The first WW1 Memorial in Australia was erected on South Terrace, Adelaide at the end of 1915.
By 1919 many other memorials emerged in many different forms. In my home village of Stockinbingal, NSW an eight bed hospital was built, opening in 1924 (it closed in 1970, now a private home). At Cootamundra, NSW, my birth place, a sphere atop a column is their cenotaph, in Albert Park. Later a memorial/remembrance wall with WW2 name plaques of all those who served was added.
We know of the Avenues of Honour ; approximately 250 in Victoria. Dimboola’s Avenue of Honour was planted in 1958, now 95 trees : 64 WW1, 30 WW2, 1 Korean War. A living tribute to our ‘fallen’.
Another living memorial is the Lone Pine. In 1934 an Aleppo pine (Pinus halepensis) was planted at the Australian War Memorial, Canberra. It was from seeds germinated from a pine cone sent by an Australian soldier to his mother in Australia; his brother had been killed in at the Battle of Lone Pine, Gallipoli. The pine cone had been taken from a log used by the Turks to cover their trenches.
Many trees originating from the seed of Australian War Memorial Aleppo pine have been planted at war memorials and parks all across Australia. We have our own at DMSC.
Today I ask the young people of Dimboola to rally their Aussie Spirit; show your devotion to duty and service to your community. Watch over and care for your special war memorials. Particularly our Avenue of Honour which has now been restored to the glorious intension as a testament to the Anzac/Aussie Spirit of these MEN and Matron Paschke who perished for our sake.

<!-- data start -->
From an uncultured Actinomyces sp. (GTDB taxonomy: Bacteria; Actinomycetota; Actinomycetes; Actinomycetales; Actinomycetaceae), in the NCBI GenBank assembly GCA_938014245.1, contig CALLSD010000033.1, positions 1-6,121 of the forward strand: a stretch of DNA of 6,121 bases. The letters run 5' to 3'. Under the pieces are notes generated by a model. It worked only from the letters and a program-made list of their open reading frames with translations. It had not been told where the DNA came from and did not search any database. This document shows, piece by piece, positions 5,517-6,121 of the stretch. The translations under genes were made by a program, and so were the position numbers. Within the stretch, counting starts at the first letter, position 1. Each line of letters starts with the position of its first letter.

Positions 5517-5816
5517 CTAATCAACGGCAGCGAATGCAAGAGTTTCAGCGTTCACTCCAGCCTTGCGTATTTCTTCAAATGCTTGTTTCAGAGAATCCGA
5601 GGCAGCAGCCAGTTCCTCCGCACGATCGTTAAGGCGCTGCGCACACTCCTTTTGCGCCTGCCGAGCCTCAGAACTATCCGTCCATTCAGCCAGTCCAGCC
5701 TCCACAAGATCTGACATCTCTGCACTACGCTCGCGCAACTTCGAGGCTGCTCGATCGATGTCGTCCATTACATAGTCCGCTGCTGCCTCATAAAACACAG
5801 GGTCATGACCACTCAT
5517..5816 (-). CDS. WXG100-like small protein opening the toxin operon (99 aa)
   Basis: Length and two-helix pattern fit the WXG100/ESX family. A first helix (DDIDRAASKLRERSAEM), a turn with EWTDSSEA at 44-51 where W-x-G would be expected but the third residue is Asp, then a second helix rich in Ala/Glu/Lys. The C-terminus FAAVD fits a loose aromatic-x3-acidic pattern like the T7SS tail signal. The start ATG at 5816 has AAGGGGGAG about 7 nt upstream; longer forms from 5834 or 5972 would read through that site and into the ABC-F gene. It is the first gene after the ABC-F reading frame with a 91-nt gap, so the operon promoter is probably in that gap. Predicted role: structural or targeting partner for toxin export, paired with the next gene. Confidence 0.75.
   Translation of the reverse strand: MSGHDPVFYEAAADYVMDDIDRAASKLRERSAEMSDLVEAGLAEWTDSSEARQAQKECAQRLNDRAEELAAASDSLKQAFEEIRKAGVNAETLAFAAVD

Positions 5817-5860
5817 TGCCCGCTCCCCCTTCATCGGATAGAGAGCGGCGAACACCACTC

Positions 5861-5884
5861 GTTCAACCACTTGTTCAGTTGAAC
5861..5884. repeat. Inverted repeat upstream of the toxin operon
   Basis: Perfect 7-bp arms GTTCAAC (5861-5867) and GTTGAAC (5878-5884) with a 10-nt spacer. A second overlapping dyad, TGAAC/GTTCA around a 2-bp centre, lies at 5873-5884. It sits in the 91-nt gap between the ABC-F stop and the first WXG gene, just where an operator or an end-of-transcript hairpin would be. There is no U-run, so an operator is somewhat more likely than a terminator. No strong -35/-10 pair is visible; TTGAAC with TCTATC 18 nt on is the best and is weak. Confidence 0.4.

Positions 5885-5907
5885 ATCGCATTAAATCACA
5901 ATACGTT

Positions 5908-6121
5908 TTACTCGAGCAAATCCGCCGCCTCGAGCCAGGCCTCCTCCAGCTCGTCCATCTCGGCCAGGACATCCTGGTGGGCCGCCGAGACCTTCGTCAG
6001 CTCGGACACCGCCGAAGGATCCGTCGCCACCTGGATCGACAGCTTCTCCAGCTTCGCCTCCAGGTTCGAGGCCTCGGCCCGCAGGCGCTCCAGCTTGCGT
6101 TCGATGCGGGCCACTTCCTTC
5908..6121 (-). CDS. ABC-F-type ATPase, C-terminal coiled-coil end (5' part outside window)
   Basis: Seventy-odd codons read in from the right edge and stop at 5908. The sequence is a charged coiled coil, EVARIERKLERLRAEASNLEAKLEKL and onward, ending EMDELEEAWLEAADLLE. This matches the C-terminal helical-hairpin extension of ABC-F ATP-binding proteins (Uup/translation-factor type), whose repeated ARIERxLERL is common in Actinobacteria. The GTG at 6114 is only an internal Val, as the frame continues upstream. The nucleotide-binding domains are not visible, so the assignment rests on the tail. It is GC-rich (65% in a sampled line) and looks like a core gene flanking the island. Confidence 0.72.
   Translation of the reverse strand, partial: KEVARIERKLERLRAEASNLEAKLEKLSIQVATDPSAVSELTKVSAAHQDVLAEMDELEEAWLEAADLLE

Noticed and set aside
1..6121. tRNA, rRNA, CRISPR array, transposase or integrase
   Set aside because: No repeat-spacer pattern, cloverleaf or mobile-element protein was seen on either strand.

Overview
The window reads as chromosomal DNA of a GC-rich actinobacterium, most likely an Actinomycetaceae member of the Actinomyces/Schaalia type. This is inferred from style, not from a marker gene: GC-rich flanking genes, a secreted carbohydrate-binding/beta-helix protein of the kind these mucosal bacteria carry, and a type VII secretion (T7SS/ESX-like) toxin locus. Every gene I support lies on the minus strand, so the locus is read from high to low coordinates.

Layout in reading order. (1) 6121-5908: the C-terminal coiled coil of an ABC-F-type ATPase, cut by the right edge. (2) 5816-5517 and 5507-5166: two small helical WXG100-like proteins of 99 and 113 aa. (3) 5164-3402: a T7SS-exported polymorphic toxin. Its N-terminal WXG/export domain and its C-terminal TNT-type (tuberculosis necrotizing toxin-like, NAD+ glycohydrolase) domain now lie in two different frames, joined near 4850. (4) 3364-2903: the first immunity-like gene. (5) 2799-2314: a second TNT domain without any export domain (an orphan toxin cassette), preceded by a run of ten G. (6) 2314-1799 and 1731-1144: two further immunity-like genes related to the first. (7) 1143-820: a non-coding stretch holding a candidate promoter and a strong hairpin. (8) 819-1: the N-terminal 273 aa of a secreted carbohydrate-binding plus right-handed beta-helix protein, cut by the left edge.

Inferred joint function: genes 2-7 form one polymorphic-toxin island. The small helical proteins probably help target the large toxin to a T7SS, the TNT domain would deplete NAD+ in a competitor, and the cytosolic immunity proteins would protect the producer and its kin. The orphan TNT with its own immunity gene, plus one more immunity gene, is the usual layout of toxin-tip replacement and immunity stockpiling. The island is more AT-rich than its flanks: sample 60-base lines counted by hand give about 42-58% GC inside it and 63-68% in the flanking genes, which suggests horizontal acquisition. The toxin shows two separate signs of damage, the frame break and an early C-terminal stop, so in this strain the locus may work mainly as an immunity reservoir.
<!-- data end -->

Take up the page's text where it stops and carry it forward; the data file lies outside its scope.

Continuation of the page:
Take up the challenge, join with me in maintaining our Avenue of Honour, then become Affiliate members of the RSL and allow the tradition of the RSL connection to continue for future generations to appreciate what we have here at DMSC.
When you leave from here today, go slowly through the Guard of Honour, the sentinel of trees which stand as the Avenue of Honour, as they flank your departure think of these words in a poem by H Brew:
All ye who tread this Avenue of Life, remember those who bowed beneath the strife each leaf a laurel grows with deathless fame, and every tree reveals a heroes name.
My Grandfather, Major Charles Venden Rees MC returned from WW1, to Brisbane 25th April, 1919. He was a very changed man, affected by his war experience. He died in 1931, amongst the many unaccounted for casualties of WW1.
Lord God of Hosts, be with yet,
Lest we forget,
LEST WE FORGET.
This address was given at the Dawn Service in Dimboola on Anzac Day 2019 by Charles Rees